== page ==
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Minutes of evidence taken before the Royal Commission on Mines online

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probably worse where there is the less covering on — lor
taking out the pillars.

29229. The roof is not so good or so strong ? — It is not
so good or so strong. It is stronger in-bye.

29230. In taking out your pillars, the men put up the
props to keep up the roof as they take out the piUars 7 —
Yes.

29231. And then remove those props afterwards 7 —
Yes, they draw their juds and let the roof in.

29232. That is also veiy dangerous 7 — Drawing the juds
is very dangerous.

29233. That is also done under the charge of a skilled
deputy, I suppose, or a deputy who is supposed to be
skilled ? — Yes, Mr. Stephens could tell you more about
that because he is a deputy, and he has to draw judis
frequently.

29234. If a third grade of inspectors were established by
law, you would have no objection, I suppose, to the&
holding a first-class certificate of competency 7 Provided
that they had the practical experience, as one part of their
qualification, would there be any objection to their holding
a first-class certificate 7 — ^Not me slightest.

29235. You are aware that a large number of ironstone
and coal miners do hold first-clwis certificates at the
present time 7 — Ym,

29236. And there would be Uo difficulty in getting
thoroughly skilled and practical men who cud hold Such
certificates, if there was a grade established of that kind 7
— Not the slightest. We have two or three men who hold
second-class certificates now working in the f^e.

29237. Do any of your miUers hold first-class certifi-
cates 7 — 1 believe we have one.

29238. Do you carry out General Rule 38 as far as
regards appointing Inspectors yourself to niake examina-
tions 7 — Yes, we do so in a number of mines, and we are
trying to encourage the men to do it all over, and we pay
them out of the funds of our Association.

29239. You are aware that that rule lays It down tbat
they must be practical working miners 7 — Yes.

. 29240. Do you think that that was a wise provision for
the Government to make, that they must oe practical
working miners 7 — I do.

29241. It ensured, at least, that they had the skill which
you think comes from practice 7 — Yes.

29242. Are you aware that thAt rule is interpreted in
your district to mean that they must be working at the
time of their appointment 7 Cbuld you appoint men who
had been practical working miners who were not then
employed 7 — Well, we never do. *

29243. Consequently, you do not know what position
your managers would take up if that were done 7 — No, we
do not. They generally appoint men who are working in
the mine which they have to inspect. I believe the rule
gives power to appoint miners from other mines to come
and inspect, but they never do so ; theJr always appoint
men out of their own mine.

29244. So far as your own knowledge goes, has the
i^pointment of those men from time to time led to greater
safety — I mean to a better observance of the Mines Act 7
— Yes, we think so. Of course, we cannot tell; we see
their reports, and we print them. They make veiy close
inspection, and in some mines it takes Uiem three days to
do it.

29245. Of course, if they find anything wrong or any
danger, a copy of their report has to bte forwardwl to the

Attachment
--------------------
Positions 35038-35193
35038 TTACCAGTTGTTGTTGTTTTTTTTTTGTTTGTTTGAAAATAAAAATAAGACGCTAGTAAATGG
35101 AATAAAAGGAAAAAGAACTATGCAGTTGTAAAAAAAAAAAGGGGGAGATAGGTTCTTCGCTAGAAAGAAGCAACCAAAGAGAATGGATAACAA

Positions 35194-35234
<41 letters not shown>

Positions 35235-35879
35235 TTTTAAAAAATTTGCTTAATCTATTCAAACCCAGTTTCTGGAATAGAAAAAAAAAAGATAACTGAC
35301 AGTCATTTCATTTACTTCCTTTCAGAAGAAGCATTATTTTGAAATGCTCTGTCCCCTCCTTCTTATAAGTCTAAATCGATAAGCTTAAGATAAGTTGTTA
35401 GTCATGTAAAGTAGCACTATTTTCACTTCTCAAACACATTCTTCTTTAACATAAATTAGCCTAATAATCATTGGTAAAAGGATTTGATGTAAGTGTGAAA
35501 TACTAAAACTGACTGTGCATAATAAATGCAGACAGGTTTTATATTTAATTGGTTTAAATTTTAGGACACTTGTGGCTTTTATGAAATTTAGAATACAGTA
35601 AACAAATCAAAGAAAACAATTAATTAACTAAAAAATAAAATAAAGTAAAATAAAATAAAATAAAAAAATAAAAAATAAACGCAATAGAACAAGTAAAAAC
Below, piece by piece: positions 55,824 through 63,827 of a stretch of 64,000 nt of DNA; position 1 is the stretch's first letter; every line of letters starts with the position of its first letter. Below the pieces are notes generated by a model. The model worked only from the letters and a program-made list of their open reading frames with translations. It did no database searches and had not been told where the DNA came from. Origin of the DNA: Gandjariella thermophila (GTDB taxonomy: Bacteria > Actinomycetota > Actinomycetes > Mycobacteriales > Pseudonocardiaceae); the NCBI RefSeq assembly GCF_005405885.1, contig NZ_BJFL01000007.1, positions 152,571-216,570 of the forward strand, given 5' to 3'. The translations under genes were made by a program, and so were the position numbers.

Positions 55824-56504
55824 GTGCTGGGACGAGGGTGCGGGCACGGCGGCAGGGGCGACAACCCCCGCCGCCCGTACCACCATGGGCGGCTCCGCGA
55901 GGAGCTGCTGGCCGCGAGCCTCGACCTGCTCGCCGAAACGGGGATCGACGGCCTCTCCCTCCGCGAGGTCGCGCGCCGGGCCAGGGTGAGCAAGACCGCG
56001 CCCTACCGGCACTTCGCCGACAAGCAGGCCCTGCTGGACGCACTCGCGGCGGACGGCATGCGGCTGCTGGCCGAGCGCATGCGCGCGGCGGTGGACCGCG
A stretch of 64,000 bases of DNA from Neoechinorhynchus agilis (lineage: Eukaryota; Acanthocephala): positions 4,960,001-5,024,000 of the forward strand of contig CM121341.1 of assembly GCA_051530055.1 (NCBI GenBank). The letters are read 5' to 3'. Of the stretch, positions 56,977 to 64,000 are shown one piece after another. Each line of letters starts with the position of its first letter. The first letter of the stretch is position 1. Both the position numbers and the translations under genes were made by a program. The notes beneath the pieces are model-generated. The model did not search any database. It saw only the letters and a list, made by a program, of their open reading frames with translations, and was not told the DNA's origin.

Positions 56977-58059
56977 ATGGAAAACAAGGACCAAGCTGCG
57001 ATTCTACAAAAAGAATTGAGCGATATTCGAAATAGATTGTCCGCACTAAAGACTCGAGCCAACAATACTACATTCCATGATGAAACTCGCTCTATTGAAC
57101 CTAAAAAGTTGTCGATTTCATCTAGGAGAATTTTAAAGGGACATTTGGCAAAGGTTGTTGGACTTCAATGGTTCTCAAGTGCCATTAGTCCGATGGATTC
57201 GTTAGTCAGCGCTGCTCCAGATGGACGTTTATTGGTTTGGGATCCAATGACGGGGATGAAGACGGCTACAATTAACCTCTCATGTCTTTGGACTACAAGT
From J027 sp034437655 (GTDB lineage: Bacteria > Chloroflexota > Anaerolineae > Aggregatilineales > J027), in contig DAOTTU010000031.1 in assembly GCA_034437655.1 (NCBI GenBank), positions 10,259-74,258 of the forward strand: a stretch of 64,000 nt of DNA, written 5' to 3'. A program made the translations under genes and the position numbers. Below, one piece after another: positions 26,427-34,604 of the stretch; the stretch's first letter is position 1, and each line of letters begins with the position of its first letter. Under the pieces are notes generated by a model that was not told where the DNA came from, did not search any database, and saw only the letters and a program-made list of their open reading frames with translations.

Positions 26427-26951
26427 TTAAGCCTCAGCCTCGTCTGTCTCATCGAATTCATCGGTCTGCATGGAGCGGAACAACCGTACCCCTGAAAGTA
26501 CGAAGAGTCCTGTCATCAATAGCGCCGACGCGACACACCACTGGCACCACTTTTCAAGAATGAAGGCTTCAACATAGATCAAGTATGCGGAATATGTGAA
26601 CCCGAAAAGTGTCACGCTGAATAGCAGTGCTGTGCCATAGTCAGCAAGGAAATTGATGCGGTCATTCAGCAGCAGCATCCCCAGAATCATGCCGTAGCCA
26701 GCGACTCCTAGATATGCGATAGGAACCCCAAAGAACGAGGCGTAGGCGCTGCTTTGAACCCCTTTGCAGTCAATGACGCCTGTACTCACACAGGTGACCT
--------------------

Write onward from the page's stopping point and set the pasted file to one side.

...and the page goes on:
mines inspector t — Yes ; the mine manager has a report
book, and things are put in the report, and if there is
anything wrong they point it out to him atid ask him to
rectify it.

2924B. As a matter of fact, really, an extension ot the
present system is what you propose, but that it should b^
set up by the Government 7— Yes.

29247. May we take it thtit, the ihspeotorS having a
practical knowledge, as you suggest, they would not in-
terfere in any way with the management of the mine,
but that they would report to the chief inspector 7 — Yes.

29248. You would not give them the powers which ar0
at present conferred upon chief insx>ectors, but yott would
make them assistant-inspectors, who would report the
results of their exfiuninations to the chief inspector 7 — Yes.

29249. And then he should take any action which he
thought necessary 7 — ^Yes. We think it would fill up a



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gap : that the inspeotoTB as they are now deal more with the
theoretical part of it, and we would put a practioal man
in BO as to coimeqt the whole thing together.

2925:0. You think thi^t a thprough examination of your
mines, made at least once in six laonths, and of course
oftener if req^ui^p4» would lead to greater safety T — ^Yes,
I think sa

29251. You have no objection, if it would be good for
the district, to an extension of it to all mines, I suppose i
—Not the slightest.

20252. You say you have 20i mines ?— I think ther^
are about 20.

20253. I daresay they vary in extent 1 — They do.

29264. What is the average number of men employed
in them — 200 ?— I daresay in Eston there would be nearly
1,000 men^ Some mines have about 300, and some 700 :
they vary.

29255. From 300 to 1,000 t Yes, and there are less
than 300 in some of them.

29256. You have given this matter some thought,
and ypu believe that one inspector devoting the whole
of his time to Cleveland, Whitby and Rosedale Abbey
Districts, could thoroughly inspect those 20 mines ? — I
think he could do it fairly well.

29257. You say that at the prese^it time, in the case of
some of your inspectors who are practical men and who
work in the mine and have considerable knowledge of the
mine, two men took three days to make an examination ?
— Yes, it takes three days.

29258. That would be in the case of a large mine ? —
Yes, it is a mine belonging to Messrs. Pease & Partners.
We have had reports sent in just recently, showing that it
took them three days to inspect all the working places and
air-courses, and we think there should be an inspector
appointed to cover the grouni which they have covered.

29259. Your chief complaint is not that the present in-
spectors do not do their work well ? — ^No, I believe they
do it very well.